“The Court: I cannot touch it.
“Mr. Briskin: We will have findings and conclusions of law, and facts.
“Mr. Elvrum: Yes. * * *”
The record does not subsequently show any waiver of this demand for findings.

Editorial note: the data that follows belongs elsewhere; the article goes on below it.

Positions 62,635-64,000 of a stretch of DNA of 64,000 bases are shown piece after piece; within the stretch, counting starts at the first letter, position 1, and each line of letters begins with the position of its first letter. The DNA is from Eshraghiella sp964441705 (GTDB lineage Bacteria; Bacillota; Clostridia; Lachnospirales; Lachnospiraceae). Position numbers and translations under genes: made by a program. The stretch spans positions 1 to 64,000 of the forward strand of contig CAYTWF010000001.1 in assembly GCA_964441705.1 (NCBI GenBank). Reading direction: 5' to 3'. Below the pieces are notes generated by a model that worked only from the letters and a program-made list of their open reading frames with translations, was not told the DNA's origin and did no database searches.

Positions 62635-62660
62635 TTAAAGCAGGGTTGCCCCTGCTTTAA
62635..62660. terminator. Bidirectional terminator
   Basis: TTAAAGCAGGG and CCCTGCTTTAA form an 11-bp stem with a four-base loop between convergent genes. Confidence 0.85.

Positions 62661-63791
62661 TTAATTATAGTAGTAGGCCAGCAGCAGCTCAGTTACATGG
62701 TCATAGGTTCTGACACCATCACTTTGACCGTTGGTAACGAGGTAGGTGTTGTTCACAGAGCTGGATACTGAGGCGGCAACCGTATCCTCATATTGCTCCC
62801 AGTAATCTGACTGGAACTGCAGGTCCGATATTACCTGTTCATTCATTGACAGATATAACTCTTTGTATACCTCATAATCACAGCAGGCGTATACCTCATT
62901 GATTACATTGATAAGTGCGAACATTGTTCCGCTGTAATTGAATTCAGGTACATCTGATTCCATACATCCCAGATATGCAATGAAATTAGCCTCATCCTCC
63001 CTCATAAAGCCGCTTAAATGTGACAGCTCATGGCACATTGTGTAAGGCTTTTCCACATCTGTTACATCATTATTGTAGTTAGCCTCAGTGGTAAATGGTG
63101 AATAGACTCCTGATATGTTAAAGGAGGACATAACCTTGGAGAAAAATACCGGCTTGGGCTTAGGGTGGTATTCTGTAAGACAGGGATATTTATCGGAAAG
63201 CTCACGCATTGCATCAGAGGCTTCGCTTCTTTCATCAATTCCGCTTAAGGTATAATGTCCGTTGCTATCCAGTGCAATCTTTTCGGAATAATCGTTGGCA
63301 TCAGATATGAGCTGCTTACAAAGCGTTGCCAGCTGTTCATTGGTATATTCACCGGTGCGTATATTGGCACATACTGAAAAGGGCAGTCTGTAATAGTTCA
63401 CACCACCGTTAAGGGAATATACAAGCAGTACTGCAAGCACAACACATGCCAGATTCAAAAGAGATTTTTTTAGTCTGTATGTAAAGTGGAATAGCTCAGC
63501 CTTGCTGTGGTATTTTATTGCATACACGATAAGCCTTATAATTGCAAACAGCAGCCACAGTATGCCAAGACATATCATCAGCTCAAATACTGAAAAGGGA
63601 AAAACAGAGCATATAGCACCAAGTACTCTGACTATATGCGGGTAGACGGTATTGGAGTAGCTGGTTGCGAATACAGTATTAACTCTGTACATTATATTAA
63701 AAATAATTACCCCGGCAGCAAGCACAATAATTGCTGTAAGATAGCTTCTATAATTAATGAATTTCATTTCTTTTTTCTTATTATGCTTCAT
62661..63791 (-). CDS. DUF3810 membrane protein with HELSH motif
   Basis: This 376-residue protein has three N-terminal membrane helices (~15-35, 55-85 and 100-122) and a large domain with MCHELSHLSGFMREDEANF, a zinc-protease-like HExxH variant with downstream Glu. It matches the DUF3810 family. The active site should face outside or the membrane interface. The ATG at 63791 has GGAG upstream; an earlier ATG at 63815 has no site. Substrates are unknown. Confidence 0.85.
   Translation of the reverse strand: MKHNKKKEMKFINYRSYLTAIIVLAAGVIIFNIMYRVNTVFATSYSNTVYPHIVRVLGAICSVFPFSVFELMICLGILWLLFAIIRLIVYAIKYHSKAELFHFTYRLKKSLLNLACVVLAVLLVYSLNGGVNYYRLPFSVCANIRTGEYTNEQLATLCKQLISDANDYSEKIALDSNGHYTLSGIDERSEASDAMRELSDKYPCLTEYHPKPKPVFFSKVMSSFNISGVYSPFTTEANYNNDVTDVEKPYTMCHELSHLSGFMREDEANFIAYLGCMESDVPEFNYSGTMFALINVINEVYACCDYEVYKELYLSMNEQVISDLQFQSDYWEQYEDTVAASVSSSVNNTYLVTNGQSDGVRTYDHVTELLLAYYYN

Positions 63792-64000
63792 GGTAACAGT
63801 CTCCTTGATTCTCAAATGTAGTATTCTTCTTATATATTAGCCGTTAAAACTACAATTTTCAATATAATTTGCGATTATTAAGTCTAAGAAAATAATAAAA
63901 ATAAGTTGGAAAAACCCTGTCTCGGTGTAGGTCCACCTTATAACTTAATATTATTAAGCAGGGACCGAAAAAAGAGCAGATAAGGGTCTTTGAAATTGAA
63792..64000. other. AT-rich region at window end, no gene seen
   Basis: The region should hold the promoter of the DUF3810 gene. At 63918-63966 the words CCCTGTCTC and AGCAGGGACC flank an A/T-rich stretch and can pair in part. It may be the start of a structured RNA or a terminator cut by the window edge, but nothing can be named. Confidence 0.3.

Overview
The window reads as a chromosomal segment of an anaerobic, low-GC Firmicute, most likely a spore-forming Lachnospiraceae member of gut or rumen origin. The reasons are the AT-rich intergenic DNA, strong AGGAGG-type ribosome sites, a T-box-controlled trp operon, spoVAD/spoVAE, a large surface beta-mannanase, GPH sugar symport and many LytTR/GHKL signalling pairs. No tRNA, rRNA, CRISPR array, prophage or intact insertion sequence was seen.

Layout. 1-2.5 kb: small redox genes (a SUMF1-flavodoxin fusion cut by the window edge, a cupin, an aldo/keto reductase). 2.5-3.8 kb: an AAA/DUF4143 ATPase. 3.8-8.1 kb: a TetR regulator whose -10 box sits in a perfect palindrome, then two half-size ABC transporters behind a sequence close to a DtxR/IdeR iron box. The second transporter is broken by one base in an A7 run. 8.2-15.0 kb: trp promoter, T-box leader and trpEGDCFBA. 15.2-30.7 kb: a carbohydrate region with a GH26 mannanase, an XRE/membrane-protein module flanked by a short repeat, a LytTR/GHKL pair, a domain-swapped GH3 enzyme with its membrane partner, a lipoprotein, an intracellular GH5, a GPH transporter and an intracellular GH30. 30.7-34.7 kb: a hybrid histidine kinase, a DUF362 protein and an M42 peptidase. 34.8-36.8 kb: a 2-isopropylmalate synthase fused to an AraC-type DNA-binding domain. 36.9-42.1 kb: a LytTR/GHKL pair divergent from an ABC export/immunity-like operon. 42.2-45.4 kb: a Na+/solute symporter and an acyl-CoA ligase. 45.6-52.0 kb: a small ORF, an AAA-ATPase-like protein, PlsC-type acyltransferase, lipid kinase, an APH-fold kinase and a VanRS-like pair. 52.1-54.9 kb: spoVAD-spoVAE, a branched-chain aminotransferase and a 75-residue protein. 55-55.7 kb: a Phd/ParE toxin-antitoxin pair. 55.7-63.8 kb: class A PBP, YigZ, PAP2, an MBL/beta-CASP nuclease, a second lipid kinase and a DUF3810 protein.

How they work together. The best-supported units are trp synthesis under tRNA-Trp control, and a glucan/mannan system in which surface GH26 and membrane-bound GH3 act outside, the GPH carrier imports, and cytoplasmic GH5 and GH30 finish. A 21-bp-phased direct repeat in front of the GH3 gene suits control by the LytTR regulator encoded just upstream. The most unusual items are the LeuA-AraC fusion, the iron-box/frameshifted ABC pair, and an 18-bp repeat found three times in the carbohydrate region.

Appellant's principal contention as to the error of the trial court in the disposition of the community property of the parties is based upon the proposition that in granting a divorce for extreme cruelty the innocent or prevailing spouse is entitled to more than one–half of the community property. In presenting her argument, however, appellant has ignored the fact that the record clearly indicates that the trial court made an award of $100 per month alimony to appellant in lieu of appellant's interest in the community property in question, although the decree did not recite that the award of alimony was in lieu of community property. No appeal has been taken from that portion of the decree, which reads as follows: “It is further ordered adjudged and decreed that cross–defendant shall pay to cross–complainant the sum of $100 per month commencing upon the 6th day of October, 1942 and payable $100 per month on the 6th day of each and every month thereafter until further order of court.” At the trial the court expressly stated that this award was being made instead of an interest in the community property. The court also indicated that the state of appellant's health was a factor in fixing the amount of the monthly payments. That portion of the decree from which the appeal is taken is plainly not severable from that in which appellant was awarded alimony; and it is therefore proper here to review the award of money to appellant along with the portion of the decree contested by appellant. Milo v. Prior, 210 Cal. 569, 571, 292 P. 647.